online backups are relay good but can be slow dependent on your internet and the kind of work you do.
  9. cruisin macrumors 6502a


    Apr 1, 2014
    The enclosures that will also do raid will (usually) use their own raid format, so if the enclosure dies you will need to buy the same enclosure before you see the data. Also, RAID is not backup, because it doesn't protect against accidental deletions or cryptoware. See the Toy Story 2 RAID issue:

    A proper backup is one where you hide your backup (to simulate theft or damage) and can still use everything with minimal effort. So the G-dock will guard against file and drive corruption but it really doesn't serve as a proper backup. The main question you need to answer is how much money will it cost to restore/recreate your files if you lose everything, and compare it with your current solution. If your files are really important, you should have a backup made that you store in a separate location (like at work if you want to protect the stuff at home) or online, and you update it regularly. Basically the 3 copies in 2 locations idea for anything expensive or impossible to replace.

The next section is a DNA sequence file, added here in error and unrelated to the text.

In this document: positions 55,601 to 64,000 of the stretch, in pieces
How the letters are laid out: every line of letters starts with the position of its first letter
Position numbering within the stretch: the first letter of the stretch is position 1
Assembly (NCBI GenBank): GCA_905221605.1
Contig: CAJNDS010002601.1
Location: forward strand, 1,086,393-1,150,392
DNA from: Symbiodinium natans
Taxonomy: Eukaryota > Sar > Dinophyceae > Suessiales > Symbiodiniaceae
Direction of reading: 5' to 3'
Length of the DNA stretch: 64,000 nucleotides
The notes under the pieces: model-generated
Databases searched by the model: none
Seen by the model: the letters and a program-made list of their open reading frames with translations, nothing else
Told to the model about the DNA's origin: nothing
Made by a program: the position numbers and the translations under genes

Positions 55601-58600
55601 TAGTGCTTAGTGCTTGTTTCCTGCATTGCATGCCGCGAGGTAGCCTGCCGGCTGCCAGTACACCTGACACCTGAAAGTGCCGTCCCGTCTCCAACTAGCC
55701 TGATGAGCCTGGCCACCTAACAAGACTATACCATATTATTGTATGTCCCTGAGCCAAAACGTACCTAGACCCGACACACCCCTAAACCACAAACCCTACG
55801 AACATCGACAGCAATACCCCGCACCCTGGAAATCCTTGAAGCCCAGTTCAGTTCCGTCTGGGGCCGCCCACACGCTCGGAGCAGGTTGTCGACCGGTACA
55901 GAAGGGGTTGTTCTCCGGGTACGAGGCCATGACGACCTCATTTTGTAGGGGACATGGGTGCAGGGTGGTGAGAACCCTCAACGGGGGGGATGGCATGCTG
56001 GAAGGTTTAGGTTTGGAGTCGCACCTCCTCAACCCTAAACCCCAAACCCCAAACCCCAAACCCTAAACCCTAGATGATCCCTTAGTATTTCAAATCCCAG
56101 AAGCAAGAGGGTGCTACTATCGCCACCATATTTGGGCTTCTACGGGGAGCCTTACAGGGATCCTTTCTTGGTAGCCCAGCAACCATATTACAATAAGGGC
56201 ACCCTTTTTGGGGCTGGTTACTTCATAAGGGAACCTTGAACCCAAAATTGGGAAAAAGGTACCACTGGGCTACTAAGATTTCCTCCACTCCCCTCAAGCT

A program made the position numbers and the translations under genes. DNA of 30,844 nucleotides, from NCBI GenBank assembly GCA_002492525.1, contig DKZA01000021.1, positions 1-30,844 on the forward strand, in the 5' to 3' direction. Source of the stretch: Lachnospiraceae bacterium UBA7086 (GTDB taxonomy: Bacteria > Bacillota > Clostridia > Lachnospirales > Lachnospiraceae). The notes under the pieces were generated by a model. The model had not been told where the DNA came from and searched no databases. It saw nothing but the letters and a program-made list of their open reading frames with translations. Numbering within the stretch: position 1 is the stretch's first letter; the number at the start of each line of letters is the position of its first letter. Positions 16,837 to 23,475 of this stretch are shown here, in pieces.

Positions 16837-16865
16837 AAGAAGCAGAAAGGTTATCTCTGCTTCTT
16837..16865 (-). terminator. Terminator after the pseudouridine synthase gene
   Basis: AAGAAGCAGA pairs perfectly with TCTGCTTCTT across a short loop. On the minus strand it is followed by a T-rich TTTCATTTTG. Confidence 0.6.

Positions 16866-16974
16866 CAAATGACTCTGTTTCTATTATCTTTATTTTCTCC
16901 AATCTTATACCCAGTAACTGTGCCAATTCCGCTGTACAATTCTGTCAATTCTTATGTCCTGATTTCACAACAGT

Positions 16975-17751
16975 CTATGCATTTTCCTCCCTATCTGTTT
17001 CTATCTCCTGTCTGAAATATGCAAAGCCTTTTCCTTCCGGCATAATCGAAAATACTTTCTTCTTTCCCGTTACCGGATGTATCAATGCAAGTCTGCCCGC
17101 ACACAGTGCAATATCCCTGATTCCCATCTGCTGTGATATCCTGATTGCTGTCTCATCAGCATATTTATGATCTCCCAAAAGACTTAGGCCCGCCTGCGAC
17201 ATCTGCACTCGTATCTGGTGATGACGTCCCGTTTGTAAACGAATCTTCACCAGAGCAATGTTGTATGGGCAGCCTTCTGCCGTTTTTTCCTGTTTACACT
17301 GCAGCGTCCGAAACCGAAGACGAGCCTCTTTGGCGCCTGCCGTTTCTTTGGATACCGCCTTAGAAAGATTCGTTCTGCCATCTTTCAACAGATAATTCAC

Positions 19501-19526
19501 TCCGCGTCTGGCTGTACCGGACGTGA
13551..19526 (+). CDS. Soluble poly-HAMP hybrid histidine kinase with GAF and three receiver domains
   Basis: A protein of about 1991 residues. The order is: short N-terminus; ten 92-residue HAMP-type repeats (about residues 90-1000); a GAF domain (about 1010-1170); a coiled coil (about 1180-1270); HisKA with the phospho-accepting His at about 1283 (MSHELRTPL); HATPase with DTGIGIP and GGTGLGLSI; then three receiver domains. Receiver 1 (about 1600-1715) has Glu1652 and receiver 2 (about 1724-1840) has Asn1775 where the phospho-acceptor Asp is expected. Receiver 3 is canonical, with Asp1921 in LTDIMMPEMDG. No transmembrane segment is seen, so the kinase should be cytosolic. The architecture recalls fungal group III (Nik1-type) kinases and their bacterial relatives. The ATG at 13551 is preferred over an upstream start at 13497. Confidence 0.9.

For Time Machine/backups with file versions, you need a drive at least 1.5x the size of the source drive. Otherwise you will not be able to fit many file versions and less as your source drive fills up. So the 2TB work drive needs at least 3TB but ideally 4TB. You can consolidate the whole 2TB source and the 3 or 4TB backup onto one G-dock type device, but you are at the mercy of the durability of the G-dock. Maybe read up on the recovery procedure of the G-dock, because I doubt it is as simple as sliding the drive into a computer like the My Book.
  10. ChrisA macrumors G4

    Jan 5, 2006
    Redondo Beach, California
    a 500GB disk is not large enough for Time Machine. Ideally you want the TM disk to be 2X or even 3X larger then the sum total of all your data. I'd use a larger 6TB hard drive for TM.

    You will also need some kind of off site backup. Crash plan or back blaze can work or you just buy a couple more 6TB disks and rotate then to a fire safe in some other building (like the office at work)

    I would NOT use CCC for backup. Here is why. You are writing a novel or that breakthrough movie script and by accident you delete 5 pages and don't notice. But it is OK because you have a backup made by CCC. Now you run the CCC backup and over write your only good copy of the novel with the corrupted version. Better of you simply use three TM disks and rotate them though a safe in some other building. With a large enough TM disk you old data will not be over written. It is not expensive or complex.

    BTW, don't just use the SSD for system files. But as much of your data as you can on the SSD. The advice to not put data on a system drive applies only to hard drives. With SSD it is best to keep all the data there unless it just will not fit.